Just as the Church of England General Synod was giving its backing to a mechanism to preserve unity in the Anglican Communion, conservative Primates were issuing a statement declaring that they can no longer give it their support.
In a statement issued by the Primates Council of the Global Anglican Future Conference (GAFCON) today, they said they could no longer accept the Anglican Covenant as a means of resolving disputes within the Anglican Communion despite originally being some of the main drivers behind the measure.
“While we acknowledge that the efforts to heal our brokenness through the introduction of an Anglican Covenant were well intentioned we have come to the conclusion the current text is fatally flawed and so support for this initiative is no longer appropriate,” they said.
The statement was signed by Archbishops from West Africa, North America, Rwanda, Tanzania, Nigeria, Uganda and Kenya.
In it, they also confirm that they will not attend next year’s Primates’ meeting in Ireland. Instead, they plan to hold their own meeting in the latter part of 2011, followed by an international gathering dubbed GAFCON 2 sometime in 2012.
The announcement threatens to scupper the Anglican Covenant process, as the measure cannot be implemented without the approval of all 38 Provinces in the Communion.
Just this morning, the Church of England General Synod agreed to send out the draft Anglican Covenant for consideration by diocesan synods.
The measure is backed by the Archbishop of Canterbury and is due to come back to Synod for a final vote in 2012.
It was first proposed in the Windsor Report in 2004 as a response to the crisis brought on by the consecration of the openly gay Gene Robinson as Bishop of New Hampshire the year before.
The Covenant seeks to preserve unity by formalising the process by which Provinces that act in a manner contrary to Anglican tradition are dealt with.
During this morning’s debate, a motion in support of the Covenant was overwhelmingly approved by Synod members although there were some reservations raised even by its supporters.
The Bishop of Gloucester, the Rt Rev Michael Perham, expressed concern that it could be used to take “punitive action” against certain Anglicans although he added he would vote in favour of it out of loyalty to Archbishop Rowan Williams.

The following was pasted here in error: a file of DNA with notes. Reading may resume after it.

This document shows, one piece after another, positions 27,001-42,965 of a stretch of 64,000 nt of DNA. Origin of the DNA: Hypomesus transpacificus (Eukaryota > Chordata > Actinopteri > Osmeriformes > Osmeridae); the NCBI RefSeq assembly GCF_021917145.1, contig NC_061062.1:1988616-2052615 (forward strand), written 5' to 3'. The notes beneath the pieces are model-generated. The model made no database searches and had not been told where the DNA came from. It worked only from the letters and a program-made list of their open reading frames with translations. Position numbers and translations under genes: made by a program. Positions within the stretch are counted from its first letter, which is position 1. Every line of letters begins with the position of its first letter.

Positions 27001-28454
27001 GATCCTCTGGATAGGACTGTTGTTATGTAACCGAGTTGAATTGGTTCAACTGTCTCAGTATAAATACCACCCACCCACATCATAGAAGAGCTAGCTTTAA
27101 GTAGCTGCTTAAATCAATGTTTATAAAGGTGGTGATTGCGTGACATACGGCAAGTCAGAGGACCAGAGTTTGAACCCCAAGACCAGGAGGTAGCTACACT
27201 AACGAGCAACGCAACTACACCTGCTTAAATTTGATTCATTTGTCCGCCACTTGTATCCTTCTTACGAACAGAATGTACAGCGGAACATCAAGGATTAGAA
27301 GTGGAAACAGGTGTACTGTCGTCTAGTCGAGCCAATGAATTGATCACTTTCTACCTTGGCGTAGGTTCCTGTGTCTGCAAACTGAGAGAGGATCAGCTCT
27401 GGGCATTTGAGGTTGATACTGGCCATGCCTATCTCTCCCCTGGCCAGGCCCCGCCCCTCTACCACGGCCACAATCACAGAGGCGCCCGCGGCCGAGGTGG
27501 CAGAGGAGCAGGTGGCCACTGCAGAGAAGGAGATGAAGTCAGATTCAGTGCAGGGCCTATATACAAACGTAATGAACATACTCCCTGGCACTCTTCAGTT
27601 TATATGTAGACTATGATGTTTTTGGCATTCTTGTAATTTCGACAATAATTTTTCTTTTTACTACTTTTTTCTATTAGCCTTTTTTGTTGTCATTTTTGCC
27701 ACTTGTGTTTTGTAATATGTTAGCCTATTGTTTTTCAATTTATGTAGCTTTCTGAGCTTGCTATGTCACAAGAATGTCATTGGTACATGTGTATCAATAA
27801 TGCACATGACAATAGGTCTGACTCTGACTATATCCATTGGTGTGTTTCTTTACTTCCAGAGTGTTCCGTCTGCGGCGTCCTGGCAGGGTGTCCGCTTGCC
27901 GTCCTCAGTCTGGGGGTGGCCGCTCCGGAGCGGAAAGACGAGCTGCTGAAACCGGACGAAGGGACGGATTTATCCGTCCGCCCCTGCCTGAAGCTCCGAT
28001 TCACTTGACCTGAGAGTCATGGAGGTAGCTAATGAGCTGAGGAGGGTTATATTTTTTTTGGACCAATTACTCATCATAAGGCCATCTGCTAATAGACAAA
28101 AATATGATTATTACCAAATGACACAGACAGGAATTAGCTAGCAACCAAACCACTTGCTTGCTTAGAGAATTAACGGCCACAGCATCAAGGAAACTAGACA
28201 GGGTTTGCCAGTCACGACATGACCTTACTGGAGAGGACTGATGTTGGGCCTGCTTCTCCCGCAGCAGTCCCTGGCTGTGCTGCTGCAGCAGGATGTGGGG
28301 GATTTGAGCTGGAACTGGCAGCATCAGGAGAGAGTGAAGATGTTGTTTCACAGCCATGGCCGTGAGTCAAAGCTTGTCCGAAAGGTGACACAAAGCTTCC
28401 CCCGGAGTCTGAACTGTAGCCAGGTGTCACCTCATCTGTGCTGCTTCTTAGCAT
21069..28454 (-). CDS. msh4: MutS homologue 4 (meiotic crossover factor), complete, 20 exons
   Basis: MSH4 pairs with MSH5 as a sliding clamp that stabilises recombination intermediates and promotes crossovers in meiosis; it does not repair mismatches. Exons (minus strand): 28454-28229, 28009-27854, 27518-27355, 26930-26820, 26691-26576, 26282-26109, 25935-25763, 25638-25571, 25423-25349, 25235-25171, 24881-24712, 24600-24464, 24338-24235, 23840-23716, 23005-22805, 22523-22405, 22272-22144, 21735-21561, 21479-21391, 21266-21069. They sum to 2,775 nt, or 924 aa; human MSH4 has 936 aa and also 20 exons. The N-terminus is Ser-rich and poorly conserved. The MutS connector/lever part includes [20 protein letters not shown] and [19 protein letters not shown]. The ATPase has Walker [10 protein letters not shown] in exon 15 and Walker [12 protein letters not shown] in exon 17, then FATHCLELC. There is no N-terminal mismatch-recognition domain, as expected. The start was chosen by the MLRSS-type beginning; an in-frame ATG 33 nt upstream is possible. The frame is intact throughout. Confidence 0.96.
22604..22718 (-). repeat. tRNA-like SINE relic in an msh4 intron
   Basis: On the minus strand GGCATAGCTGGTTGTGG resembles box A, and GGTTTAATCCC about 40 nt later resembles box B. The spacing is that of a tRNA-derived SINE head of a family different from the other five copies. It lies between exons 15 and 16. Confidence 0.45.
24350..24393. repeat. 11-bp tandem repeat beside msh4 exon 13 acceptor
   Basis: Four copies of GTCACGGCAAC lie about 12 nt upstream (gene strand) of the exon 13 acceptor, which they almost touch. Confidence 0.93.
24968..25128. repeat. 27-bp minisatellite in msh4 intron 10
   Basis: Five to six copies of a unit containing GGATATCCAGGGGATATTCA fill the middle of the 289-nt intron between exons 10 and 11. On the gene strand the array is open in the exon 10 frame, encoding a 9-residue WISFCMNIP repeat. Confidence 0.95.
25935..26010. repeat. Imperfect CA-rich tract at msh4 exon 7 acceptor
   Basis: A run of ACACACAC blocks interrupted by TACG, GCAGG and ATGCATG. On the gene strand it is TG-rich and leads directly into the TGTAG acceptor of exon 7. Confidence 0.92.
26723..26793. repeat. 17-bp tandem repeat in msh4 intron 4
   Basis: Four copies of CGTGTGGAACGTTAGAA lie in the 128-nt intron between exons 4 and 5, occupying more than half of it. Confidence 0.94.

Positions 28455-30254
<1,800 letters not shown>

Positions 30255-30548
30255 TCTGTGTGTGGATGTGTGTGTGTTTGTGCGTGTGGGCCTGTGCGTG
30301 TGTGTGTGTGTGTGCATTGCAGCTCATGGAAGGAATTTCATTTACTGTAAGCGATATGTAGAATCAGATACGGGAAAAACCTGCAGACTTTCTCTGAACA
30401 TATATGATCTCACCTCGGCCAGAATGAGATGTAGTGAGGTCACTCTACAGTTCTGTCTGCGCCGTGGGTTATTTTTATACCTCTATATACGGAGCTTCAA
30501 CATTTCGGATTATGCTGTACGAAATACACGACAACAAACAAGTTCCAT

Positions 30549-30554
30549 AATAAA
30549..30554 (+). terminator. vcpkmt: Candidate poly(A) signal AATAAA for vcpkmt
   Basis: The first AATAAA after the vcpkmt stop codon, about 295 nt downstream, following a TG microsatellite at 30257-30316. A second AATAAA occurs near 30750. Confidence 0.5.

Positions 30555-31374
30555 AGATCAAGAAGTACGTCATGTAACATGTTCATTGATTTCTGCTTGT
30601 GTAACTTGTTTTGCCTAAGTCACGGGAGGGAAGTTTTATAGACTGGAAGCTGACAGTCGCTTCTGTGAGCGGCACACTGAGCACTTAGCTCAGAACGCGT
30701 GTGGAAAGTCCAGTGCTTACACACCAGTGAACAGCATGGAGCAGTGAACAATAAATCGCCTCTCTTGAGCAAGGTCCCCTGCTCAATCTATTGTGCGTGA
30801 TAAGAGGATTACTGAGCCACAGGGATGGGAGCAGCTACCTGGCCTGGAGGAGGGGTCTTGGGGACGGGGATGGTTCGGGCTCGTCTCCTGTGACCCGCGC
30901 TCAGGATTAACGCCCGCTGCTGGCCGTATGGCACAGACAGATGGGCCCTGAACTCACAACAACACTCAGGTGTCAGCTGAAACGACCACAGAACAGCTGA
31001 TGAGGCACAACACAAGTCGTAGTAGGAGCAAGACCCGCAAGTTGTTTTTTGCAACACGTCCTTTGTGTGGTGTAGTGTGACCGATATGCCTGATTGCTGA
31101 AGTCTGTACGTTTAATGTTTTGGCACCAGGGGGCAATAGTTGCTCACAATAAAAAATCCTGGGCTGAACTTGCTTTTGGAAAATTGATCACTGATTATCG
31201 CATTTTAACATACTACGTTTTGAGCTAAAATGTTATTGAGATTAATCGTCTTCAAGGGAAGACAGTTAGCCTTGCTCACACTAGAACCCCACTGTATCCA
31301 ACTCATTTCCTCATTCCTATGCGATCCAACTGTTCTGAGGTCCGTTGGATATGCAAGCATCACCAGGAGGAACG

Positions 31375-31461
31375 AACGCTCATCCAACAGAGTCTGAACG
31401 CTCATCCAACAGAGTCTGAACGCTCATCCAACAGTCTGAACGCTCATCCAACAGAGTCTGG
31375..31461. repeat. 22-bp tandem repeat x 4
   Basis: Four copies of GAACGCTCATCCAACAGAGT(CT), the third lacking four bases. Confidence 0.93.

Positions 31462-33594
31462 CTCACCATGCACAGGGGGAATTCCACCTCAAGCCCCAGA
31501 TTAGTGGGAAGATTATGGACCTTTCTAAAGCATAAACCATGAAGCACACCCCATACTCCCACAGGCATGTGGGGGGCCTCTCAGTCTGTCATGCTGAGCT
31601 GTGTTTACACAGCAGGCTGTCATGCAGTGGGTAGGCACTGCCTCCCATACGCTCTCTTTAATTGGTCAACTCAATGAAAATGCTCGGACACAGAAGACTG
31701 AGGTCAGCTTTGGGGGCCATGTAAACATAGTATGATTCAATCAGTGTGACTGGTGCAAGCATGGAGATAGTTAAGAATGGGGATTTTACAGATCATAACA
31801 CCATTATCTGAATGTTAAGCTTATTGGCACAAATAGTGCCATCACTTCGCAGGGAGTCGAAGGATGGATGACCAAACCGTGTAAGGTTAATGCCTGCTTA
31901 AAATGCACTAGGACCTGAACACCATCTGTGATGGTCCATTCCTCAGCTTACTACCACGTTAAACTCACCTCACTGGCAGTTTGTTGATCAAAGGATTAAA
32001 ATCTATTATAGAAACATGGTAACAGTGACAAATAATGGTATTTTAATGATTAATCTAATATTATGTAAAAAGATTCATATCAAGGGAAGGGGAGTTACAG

The Bishop of Lincoln, the Rt Rev John Saxbee, said the Covenant represented “factory farmed religion rather than free range faith” and would only lead to a two-tier Communion”
– Article by Jenna Lyle, in ‘Christian Today’ – Wed. 24 Nov. –
Here we have further journalistic speculation about whether, since the GAFCON refusal to be any part of the Covenant, the rest of the Communion will carry regardless on with the Covenantal theme.
Now that The General Synod of the Church of England has taken the step of commending the Covenant for further discussion by their constituent dioceses – together with the fact that the GAFCON Provinces have rejected the Covenant – one can expect the process of what constitutes relationship within the world-wide Anglican Communion to be in question.
If the C.of E. dioceses do eventually accept the Covenant, and it is then brought back to their General Synod, this will raise up yet another question: as to the C.of E.’s relationship to every other Province – but those of the Global South contingent whose prelates have rejected the Covenant.
With the situation having changed somewhat – because of the G.S. withdrawal from Covenant relationship, and its subsequent decision to not attend the upcoming Primates’ Conference in Dublin next year – there could be a hiatus in the Communion, while the text of the Covenant Document is discussed again by each of the Provinces of the Communion that have not withdrawn from the process, so that decisions may be made by the individual Provinces as to whether they can become a part of the actual Covenant partnership.
With the more conservative Provinces of the Global South out of the picture , it could be that the rest of us may be more ready to join a special relationship – to include the US Episcopal Church (TEC) and the Anglican Church of Canada – with the more ‘inclusive’ Provinces of the Communion.
Whether that relationship would require the disciplinary ethos of the Covenant document as it now stands, is still a moot point with many of us in the Communion; who believe that the inclusive nature of the Gospel has to be ‘worked out’ in the life and culture of the local church situation. In New Zealand, for instance, we have got used to the multi-cultural, three-tikanga nature of partnership in the Gospel, and I believe that we are ready to take on the challenge of the acceptance of everyone bearing the image and likeness of God as fellow Christians, no matter what their race, culture, gender, or sexual orientation.
Fr. Ron Smith